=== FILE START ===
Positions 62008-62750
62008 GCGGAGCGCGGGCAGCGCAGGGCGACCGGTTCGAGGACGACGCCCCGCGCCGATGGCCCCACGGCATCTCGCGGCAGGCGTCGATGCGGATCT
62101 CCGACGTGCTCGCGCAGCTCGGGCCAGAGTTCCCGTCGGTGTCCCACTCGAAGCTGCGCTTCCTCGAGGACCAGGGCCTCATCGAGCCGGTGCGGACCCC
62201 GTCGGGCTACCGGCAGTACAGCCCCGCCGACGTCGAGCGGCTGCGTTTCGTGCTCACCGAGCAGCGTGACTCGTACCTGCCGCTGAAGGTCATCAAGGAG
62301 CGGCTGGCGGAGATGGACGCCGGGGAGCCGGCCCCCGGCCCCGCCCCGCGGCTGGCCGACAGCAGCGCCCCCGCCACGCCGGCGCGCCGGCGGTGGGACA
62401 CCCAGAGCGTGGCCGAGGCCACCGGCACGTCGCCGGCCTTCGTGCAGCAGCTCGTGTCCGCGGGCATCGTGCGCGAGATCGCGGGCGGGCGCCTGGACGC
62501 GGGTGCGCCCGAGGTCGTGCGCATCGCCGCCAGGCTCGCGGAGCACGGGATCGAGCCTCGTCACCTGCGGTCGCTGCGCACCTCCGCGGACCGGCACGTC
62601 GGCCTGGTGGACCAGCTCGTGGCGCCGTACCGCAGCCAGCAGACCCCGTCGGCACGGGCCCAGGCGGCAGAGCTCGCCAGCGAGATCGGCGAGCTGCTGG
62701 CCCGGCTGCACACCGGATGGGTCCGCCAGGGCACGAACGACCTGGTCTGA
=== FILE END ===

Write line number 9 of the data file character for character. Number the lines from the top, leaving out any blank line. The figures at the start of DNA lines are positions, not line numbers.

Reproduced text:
62701 CCCGGCTGCACACCGGATGGGTCCGCCAGGGCACGAACGACCTGGTCTGA